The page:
A lot has changed since I set foot on this campus four years ago. Restoration of the Nott Memorial was completed, the college center was renamed, electronic classrooms were introduced, and of course, the construction and renovation of Schaffer Library and the Olin building commenced. But today, I would like to direct your attention to renovations of a slightly different nature.
For the past four years the administration, the staff, and the faculty at Union College have been working on a project of immense magnitude: the renovation of the student in mind, body, spirit, and intellect. To renovate is to improve by remodeling, to impart new vigor or to revive. When we made the choice to study at Union College, we consequently made a decision that would change our lives. Whether you are an undergraduate, transfer, or graduate student, your time here at Union has in some way altered who you are and has created a profile of who you will become. However, the decision to study at Union was just the beginning. It was at that time that the blue prints were laid. The class of 1998 began to take shape soon after.
As with any other renovation project, there are certain components and people which are integral to the anticipated results. Our professors, our parents, our family, and our friends have been a quintessential part of our improvement over the past couple of years.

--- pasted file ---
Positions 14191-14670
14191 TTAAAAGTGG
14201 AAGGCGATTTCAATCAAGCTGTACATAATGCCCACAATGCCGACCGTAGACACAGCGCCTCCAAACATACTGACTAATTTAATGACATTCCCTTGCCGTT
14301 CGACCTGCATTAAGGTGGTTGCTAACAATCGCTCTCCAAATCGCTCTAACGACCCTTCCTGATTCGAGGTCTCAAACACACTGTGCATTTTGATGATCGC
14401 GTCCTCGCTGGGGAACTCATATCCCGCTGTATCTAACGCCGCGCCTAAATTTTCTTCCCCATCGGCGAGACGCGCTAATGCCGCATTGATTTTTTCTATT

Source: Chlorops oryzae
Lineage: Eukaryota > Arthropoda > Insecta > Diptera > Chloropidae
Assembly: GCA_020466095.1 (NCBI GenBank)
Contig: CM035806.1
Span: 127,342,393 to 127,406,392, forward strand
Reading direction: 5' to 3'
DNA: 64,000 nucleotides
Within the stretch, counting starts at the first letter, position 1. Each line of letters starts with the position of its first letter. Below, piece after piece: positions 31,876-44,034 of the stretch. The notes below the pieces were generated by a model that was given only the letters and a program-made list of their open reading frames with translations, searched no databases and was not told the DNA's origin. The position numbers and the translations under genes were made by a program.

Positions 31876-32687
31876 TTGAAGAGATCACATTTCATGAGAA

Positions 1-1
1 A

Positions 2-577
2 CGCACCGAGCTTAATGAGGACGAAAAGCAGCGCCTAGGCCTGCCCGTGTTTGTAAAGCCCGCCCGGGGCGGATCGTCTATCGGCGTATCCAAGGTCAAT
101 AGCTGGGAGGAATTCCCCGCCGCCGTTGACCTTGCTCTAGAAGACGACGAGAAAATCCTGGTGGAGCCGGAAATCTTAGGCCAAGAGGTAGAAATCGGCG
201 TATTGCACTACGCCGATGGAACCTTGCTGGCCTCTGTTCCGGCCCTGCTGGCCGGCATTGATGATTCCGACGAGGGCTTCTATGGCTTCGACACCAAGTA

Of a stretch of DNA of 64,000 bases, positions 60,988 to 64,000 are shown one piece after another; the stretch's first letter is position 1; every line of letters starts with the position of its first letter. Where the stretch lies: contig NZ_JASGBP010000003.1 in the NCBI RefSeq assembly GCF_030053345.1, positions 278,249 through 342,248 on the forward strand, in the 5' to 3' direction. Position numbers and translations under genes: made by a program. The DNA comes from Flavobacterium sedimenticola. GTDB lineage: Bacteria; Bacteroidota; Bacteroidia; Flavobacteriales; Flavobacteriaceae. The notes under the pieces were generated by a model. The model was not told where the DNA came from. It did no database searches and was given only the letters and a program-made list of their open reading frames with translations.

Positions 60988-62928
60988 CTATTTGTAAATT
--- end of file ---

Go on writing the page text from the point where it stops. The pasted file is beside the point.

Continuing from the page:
To our professors — you have been our foundation. You have given us one of times greatest gifts — knowledge. To many, you have been far more than an educator. You have become our friends, our confidants, and our source of pride and distinction. It is with the greatest humility that we thank you. We hope that you look upon yourselves with great pride today. You have been a fundamental part of the finished project. And we all know, that it hasn't always been easy. When we leave here today, please take comfort in knowing how much we each take of you: our professors, our teachers, our distinguished mentors.